This course assumes you are comfortable with using ArcGIS 9.x for general GIS tasks and that you have had some editing experience. The course is written for ArcGIS 9.3.1, but will work with 9.2 and 9.3, though the dialog boxes might be slightly different.
The course is divided into three sections.
In the first section we will look at the basics of creating and managing a Geodatabase, and then converting data to the geodatabase format.
In the second section, we’ll show you how to use the geodatabase to validate or check you data for attribute and spatial errors, how to make data entry easier, and how to edit with Geodatabase Topology.
In the third section, we’ll work with Routes and Linear Referencing. Routes let you attach multiple data tables to linear features for analysis and mapping. The easiest way to think about routes is the milepost numbers you see as you drive down roads. Once you have established a route with “mileposts” you can then link this to multiple data sources. In the last module, we’ll show you a sample extension that will make it easier to manage and create reports on your geodatabase.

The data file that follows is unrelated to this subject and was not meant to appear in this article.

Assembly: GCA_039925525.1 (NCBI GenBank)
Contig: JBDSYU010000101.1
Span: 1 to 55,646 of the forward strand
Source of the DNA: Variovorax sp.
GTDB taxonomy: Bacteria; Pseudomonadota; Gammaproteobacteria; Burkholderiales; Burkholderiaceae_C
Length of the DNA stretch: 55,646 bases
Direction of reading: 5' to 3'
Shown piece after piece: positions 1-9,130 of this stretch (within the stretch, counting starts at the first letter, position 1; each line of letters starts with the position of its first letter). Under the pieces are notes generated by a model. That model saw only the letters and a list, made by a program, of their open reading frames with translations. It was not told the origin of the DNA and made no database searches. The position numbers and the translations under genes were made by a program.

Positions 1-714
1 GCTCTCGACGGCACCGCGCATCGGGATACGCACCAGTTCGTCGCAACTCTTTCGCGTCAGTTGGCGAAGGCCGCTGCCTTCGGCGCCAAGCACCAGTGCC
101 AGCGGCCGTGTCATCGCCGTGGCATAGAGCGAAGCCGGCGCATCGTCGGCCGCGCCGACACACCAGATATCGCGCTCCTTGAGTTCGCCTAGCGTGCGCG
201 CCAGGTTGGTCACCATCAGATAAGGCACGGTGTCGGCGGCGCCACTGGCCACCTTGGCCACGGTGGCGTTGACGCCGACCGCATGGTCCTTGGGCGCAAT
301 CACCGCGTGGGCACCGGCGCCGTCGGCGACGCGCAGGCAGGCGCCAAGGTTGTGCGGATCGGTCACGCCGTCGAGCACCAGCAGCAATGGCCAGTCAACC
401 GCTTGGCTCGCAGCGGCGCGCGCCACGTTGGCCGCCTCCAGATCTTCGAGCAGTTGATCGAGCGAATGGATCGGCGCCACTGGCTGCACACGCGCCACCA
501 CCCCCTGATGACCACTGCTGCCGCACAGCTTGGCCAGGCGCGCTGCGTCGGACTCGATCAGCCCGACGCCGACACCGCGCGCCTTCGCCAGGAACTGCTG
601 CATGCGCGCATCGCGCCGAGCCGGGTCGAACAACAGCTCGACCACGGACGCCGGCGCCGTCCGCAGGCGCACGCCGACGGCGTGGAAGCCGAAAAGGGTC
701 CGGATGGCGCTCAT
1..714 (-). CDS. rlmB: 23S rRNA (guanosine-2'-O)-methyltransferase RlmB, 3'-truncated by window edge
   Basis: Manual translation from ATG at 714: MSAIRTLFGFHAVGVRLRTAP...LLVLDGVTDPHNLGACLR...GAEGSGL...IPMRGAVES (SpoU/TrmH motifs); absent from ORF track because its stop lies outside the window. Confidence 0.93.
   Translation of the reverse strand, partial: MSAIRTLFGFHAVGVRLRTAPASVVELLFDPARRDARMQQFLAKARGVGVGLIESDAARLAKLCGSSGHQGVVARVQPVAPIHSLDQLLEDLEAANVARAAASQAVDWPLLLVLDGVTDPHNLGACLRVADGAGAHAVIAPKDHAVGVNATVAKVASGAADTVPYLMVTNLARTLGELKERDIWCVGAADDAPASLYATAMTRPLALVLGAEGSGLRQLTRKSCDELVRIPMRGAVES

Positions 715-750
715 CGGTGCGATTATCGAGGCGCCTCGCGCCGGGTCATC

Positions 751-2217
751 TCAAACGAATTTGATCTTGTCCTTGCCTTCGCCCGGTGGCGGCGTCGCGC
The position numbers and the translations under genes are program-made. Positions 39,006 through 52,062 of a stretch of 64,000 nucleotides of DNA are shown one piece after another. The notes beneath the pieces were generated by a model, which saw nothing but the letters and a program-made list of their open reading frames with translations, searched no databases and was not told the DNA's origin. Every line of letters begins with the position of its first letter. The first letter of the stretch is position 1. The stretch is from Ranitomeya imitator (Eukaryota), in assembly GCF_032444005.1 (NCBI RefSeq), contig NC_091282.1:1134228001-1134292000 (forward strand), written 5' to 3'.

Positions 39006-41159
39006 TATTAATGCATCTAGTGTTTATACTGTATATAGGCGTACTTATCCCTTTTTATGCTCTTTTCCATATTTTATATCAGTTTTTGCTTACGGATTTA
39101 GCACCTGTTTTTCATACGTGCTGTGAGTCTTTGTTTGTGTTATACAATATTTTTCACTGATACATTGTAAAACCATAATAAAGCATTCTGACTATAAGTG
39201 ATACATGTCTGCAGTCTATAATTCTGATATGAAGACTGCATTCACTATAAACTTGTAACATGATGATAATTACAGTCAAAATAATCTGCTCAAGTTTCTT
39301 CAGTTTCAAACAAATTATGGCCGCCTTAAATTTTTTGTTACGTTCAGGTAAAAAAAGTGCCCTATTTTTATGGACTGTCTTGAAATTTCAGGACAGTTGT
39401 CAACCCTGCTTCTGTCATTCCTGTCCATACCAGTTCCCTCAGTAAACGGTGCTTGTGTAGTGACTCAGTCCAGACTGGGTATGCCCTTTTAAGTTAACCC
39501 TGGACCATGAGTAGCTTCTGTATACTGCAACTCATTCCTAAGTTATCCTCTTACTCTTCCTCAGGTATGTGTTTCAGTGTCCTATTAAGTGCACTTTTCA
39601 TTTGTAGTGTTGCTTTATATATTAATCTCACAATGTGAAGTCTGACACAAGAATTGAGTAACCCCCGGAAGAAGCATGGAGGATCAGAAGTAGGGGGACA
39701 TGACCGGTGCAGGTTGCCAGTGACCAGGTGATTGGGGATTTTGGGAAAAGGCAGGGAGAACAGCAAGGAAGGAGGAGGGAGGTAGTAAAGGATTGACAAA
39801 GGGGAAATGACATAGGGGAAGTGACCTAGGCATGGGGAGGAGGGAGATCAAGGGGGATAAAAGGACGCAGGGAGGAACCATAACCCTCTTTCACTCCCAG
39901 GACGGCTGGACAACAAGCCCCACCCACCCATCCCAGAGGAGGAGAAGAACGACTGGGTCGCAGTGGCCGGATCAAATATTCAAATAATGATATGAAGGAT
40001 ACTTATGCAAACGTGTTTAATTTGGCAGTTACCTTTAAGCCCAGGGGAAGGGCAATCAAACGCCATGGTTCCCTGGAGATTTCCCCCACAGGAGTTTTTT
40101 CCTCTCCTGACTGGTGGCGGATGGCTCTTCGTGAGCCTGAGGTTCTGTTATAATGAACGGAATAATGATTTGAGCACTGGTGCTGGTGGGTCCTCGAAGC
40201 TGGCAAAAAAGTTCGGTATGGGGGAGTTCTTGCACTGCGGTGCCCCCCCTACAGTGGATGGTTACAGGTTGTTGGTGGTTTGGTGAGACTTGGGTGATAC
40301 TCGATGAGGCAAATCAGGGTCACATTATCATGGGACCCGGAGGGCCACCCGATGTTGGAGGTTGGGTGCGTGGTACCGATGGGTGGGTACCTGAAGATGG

Section 1: Geodatabase Basics
Module 1: Geodatabase Concepts and Basics
Module 2: Converting Data to the Geodatabase Format
Module 3: Working with Rasters in the Personal Geodatabase
Section 2: Validating Data
Module 4: Validating Attributes – Subtypes, Domains, Relationship Classes
Module 5: Validating Features – Topology in the Geodatabase
Module 6: Editing Topology
Section 3: Linear Referencing
Module 7: Understanding Linear Referencing
Module 8: Editing and Using Routes for Analysis
Module 9: The Geodatabase Designer
GISCI Education Credit: 16 Hours
$500 if you register by October 31st. $567 thereafter.
You may also register by downloading the registration form and sending back to use via one of the methods listed on the registration document.
For more information please contact us at sales at geospatialtraining.com or 210-260-4992.